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  1. Michael Jeremy Barany (2012). `That Small and Unsensible Shape': Visual Representations of the Euclidean Point in Sixteenth-Century Print. Spontaneous Generations 6 (1):148-159.
    This paper probes the foundations and limits of visual representation in the sciences through a close reading of the diagrams that accompanied definitions of the geometric point in the first century of printed editions of Euclid’s Elements. I begin with the modal form for such diagrams of Euclid’s “small and unsensible shape,” showing how it incorporates a broad spectrum of conventions and practices related to the point’s philosophical and practical roles in the surrounding Euclidean geometry. I then explore the form’s (...)
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  2. Koen Beumer (2012). A Matter of Scale: The Visual Representation of Nanotechnologies. Spontaneous Generations 6 (1):65-74.
    Scale is central to understanding nanotechnologies. These technologies are usually described as the understanding and control of matter at the nanoscale, with one nanometer being 10^-9 meter. At this scale, some materials gain new properties that can be used in the creation of new products. These properties may contribute to economic growth and social welfare but, conversely, they may also create negative effects, such as new risks to human health and the environment. As an emerging field whose consequences are still (...)
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  3. Annamaria Carusi (2012). Making the Visual Visible in Philosophy of Science. Spontaneous Generations 6 (1):106-114.
    As data-intensive and computational science become increasingly established as the dominant mode of conducting scientific research, visualisations of data and of the outcomes of science become increasingly prominent in mediating knowledge in the scientific arena. This position piece advocates that more attention should be paid to the epistemological role of visualisations beyond their being a cognitive aid to understanding, but as playing a crucial role in the formation of evidence for scientific claims. The new generation of computational and informational visualisations (...)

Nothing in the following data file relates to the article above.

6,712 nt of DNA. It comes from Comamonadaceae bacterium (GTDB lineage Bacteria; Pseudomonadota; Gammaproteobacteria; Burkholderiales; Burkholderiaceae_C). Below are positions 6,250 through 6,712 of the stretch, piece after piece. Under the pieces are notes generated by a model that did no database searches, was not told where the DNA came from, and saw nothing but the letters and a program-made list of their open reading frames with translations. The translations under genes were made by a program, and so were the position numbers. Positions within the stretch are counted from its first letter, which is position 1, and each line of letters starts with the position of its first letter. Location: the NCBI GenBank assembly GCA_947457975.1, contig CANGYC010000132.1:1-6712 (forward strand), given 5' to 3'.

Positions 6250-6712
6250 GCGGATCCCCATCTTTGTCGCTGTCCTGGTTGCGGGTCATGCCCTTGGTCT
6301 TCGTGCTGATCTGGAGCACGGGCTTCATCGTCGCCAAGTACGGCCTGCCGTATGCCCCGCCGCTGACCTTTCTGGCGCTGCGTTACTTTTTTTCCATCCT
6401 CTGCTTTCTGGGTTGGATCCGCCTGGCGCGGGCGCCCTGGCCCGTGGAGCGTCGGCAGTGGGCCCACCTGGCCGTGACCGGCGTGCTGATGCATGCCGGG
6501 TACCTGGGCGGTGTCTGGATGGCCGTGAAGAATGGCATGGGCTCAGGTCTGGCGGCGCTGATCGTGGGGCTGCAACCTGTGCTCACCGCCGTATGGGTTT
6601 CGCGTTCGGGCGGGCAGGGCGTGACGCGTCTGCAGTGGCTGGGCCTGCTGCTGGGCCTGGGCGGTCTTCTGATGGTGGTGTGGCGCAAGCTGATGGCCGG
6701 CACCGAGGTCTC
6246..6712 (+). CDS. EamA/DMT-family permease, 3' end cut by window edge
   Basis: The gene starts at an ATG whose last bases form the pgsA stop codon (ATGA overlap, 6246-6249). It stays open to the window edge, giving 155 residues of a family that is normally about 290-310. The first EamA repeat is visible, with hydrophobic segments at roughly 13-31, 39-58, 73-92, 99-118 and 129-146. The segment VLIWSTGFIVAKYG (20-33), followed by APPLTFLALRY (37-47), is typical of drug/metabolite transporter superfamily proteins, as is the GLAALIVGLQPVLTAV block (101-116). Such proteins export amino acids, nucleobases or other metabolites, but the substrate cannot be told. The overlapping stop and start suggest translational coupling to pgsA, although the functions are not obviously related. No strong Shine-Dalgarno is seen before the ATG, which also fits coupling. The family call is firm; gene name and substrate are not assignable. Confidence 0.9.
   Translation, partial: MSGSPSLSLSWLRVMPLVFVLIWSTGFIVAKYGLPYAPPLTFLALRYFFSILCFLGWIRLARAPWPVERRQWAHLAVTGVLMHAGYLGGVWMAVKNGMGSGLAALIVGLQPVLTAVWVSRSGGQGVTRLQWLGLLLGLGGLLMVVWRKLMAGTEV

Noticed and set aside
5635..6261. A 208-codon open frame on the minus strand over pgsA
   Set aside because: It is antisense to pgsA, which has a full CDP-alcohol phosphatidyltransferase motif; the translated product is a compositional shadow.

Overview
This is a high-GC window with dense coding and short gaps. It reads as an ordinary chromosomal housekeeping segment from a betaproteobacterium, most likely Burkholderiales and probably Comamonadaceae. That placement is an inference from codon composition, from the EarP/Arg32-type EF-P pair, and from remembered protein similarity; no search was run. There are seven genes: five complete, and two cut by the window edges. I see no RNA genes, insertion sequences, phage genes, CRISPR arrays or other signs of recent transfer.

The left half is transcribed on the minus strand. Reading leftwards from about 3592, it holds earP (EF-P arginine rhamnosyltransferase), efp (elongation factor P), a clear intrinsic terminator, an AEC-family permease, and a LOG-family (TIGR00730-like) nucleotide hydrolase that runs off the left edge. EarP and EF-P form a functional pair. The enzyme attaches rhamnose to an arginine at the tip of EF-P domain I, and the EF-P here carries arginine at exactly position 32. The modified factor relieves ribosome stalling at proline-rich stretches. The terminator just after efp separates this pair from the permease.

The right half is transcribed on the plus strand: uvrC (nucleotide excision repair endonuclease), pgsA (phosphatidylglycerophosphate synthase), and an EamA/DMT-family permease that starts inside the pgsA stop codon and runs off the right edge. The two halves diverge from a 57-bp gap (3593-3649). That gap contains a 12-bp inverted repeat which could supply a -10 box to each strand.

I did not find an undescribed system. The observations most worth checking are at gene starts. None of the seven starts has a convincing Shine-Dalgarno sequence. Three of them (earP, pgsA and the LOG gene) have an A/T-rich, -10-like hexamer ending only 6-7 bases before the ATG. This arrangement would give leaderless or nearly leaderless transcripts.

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  4. Laurent Dissard (2012). Seeing the Past From Nowhere: Images and Science in Archaeology. Spontaneous Generations 6 (1):24-33.
    Between 1968 and 1975, international and multidisciplinary rescue excavations were undertaken in Eastern Turkey before the construction of the Keban Dam. This article focuses on three specific visual techniques (the artifact typology, the trench shot, and the gridded map) found in the site reports of this salvage project, in order to analyze the way archaeology visually defines its object(s) of study. While scientific excavations make discoveries of the past visible, their representations in the discipline’s final publications conceal the human agents (...)
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  5. Stephen M. Downes (2012). How Much Work Do Scientific Images Do? Spontaneous Generations 6 (1):115-130.
    In this paper, I defend the view that there are many scientific images that have a serious epistemic role in science but this role is not adequately accounted for by the going view of representation and its attendant theoretical commitments. The relevant view of representation is Laura Perini’s account of representation for scientific images. I draw on Adina Roskies’ work on scientific images as well as work on models in science to support my conclusion.
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  6. Elie During (2012). On the Intrinsically Ambiguous Nature of Space-Time Diagrams. Spontaneous Generations 6 (1):160-171.
    When the German mathematician Hermann Minkowski first introduced the space-time diagrams that came to be associated with his name, the idea of picturing motion by geometric means, holding time as a fourth dimension of space, was hardly new. But the pictorial device invented by Minkowski was tailor-made for a peculiar variety of space-time: the one imposed by the kinematics of Einstein’s special theory of relativity, with its unified, non-Euclidean underlying geometric structure. By plo tting two or more reference frames in (...)
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  7. Maura C. Flannery (2012). Flatter Than a Pancake: Why Scanning Herbarium Sheets Shouldn't Make Them Disappear. Spontaneous Generations 6 (1):225-232.